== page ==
The sun was beginning to set, and it was a strangely cloudless day. My mom had phoned, and we had spoken at length about my dropping out, and where I could go from there. Loneliness was my constant companion, and I found myself doodling on a lot of paper to keep my mind busy. The front doorbell rang, starling me out of my thoughts.
As I opened the door, I froze when I saw who was there. MJ stood sheepishly on the other side of the door, with the last person I had expected. “Miss Partridge?”
Both of them nodded, Miss Partridge clutching what I realised was my missing laptop bag. “We are sorry we didn’t stop by sooner.” The words were soft and gentle.
My manners returned as the shock wore off, and I unlocked the security gate. “Come in. Please.”
Both of them entered, and I lead the way through to the living room.
We were settled with coffee before either of them spoke. “We didn’t think you actually had left, for real.”
“Why not?” I was legitimately confused. Had they thought I was joking?
MJ seemed to be quite uncomfortable. “They sort of thought you were just blowing off steam. The teachers, I mean.”
Miss Partridge shifted in her chair, and I looked across at her. “Something tells me you believed me.”
Her nod was almost imperceptible. “I had seen them grab you, Kyle and Sean. But I couldn’t stop them. I picked up your bag before that could go missing, kept it safe for you.” I nodded my thanks to her. “But the whole thing had gone too far before I could do anything.”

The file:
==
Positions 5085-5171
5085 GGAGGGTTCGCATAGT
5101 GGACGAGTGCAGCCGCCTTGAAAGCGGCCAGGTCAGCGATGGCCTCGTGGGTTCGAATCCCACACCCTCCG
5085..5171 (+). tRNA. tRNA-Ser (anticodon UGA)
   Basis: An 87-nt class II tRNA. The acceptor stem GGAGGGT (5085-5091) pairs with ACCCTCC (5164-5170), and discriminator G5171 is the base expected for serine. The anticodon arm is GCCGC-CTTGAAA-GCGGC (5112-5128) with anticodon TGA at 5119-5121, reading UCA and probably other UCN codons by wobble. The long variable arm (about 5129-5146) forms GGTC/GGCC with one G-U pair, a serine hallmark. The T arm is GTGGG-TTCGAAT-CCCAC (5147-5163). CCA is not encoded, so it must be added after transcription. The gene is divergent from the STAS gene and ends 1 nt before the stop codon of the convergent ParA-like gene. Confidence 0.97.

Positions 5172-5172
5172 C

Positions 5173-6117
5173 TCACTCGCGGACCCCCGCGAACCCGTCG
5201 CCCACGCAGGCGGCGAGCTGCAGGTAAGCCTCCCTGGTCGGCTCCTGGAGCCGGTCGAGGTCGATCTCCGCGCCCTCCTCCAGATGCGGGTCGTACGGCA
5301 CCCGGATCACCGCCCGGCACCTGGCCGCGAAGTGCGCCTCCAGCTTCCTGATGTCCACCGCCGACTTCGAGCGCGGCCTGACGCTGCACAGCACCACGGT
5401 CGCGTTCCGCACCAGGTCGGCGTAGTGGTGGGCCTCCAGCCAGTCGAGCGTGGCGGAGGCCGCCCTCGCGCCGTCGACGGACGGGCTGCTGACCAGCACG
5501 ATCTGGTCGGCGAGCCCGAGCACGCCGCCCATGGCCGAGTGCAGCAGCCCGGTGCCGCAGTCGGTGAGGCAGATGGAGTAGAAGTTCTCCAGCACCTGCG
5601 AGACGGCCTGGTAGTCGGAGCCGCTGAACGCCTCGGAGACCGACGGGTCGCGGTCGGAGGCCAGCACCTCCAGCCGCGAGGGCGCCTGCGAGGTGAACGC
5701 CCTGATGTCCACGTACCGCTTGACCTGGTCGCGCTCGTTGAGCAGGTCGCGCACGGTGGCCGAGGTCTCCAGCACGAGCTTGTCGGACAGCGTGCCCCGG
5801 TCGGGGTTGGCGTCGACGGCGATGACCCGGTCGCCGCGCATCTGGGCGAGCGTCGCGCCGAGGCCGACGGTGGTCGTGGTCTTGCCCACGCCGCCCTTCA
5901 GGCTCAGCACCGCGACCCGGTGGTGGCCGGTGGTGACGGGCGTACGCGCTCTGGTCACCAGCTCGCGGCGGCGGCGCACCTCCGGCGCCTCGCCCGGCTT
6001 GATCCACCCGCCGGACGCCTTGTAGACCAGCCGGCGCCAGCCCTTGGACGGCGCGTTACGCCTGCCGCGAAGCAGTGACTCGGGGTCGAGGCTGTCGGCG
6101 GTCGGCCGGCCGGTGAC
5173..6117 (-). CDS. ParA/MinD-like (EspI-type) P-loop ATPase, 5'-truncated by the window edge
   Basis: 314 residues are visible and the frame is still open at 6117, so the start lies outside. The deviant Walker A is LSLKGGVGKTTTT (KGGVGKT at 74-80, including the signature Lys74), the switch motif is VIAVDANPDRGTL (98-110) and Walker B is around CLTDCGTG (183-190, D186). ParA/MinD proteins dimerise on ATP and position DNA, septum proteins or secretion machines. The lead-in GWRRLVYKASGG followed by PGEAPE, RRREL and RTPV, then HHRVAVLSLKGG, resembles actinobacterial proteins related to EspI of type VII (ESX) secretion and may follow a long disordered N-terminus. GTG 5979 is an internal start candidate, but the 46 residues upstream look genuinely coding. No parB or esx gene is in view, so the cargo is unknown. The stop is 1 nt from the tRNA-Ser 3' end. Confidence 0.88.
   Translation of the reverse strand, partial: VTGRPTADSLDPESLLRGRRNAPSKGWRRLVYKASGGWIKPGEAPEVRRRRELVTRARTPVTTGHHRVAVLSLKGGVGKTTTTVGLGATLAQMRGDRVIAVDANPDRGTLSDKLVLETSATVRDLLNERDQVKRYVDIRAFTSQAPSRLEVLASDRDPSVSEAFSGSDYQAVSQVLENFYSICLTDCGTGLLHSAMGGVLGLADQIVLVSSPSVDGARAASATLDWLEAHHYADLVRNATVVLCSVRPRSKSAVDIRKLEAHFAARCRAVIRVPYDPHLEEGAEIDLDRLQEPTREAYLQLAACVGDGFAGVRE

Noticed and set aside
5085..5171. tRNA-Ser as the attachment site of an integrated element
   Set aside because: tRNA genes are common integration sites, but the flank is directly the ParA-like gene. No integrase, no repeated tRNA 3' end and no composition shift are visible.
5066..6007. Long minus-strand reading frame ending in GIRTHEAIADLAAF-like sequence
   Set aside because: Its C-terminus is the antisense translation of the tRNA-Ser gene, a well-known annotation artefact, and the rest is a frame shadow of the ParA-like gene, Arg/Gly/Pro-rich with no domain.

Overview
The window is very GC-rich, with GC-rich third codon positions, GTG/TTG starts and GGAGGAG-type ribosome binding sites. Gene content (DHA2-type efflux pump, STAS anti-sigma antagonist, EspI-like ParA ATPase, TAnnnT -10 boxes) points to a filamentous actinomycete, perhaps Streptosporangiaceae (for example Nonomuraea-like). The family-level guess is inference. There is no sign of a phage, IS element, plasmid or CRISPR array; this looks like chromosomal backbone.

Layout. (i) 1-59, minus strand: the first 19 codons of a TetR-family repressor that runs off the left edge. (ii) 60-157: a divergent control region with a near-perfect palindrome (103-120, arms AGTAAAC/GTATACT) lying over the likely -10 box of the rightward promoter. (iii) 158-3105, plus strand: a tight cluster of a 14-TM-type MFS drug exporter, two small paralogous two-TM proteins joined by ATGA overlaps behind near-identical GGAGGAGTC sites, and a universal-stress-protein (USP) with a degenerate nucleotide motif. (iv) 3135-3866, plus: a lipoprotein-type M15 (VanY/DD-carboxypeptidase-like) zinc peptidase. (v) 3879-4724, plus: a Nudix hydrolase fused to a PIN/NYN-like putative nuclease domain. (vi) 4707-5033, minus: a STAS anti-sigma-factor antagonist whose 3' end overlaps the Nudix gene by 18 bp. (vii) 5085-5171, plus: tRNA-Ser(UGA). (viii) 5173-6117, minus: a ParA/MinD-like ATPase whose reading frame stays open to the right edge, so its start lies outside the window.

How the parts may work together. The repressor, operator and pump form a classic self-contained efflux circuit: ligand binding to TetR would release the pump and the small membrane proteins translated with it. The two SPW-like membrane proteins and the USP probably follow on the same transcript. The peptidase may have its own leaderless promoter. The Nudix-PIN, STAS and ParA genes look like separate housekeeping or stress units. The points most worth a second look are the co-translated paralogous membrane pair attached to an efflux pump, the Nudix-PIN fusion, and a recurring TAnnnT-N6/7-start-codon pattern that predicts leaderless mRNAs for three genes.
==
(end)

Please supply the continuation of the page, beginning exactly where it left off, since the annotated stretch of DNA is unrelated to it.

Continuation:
Shoving myself to my feet, I paced to the widow. “Nobody even tried to stop them. It’s been three years, and not a single person ever came to my defence.”
I glared out into the middle distance, not really seeing anything. MJ’s voice was quiet. “That changed the day after you deleted that blog of yours.”
Turning to face them, I leant on the glass. “How so?”
Miss Partridge glanced at MJ. “A fist fight broke out in the hallway outside my classroom, three cheerleaders against two of the quiet girls. Two other people stepped in to separate them, but it ended up becoming a full out bun fight.”
“What does that have to do with me?”
MJ shrugged. “Your name was mentioned a lot. Screamed, actually. People are pretty divided about the whole situation.”
“It’s not like they cared when I was there.” I pushed off the glass and sat back down. “Why now? I’ve left, and I’m never going back.”
MJ shrugged. “I guess people are guilty. They disregarded something until it became a real issue, and by the time it became a serious issue, it was too late to do anything.”
As insightful as what MJ had said was, I knew that wasn’t the whole truth. “What did you say to them that had them so mad?”
Miss Partridge scowled a little, but it was fairly good natured. “He told the football coach he would leave the team if the people who had done what they did were not punished. When that news leaked, all hell broke loose.”
While I was flattered – the stories I heard during that conversation made me realise I had made a bigger impact on everybody than I had imagined – I was adamant. “I can’t go back. I will not be treated that way. Not anymore.”
It was dark when MJ and Miss Partridge finally stood up. “We need to get going. But feel free to call us if you need anything.”
I was soon alone again, with a lot to think about. In that thinking, I found my calling.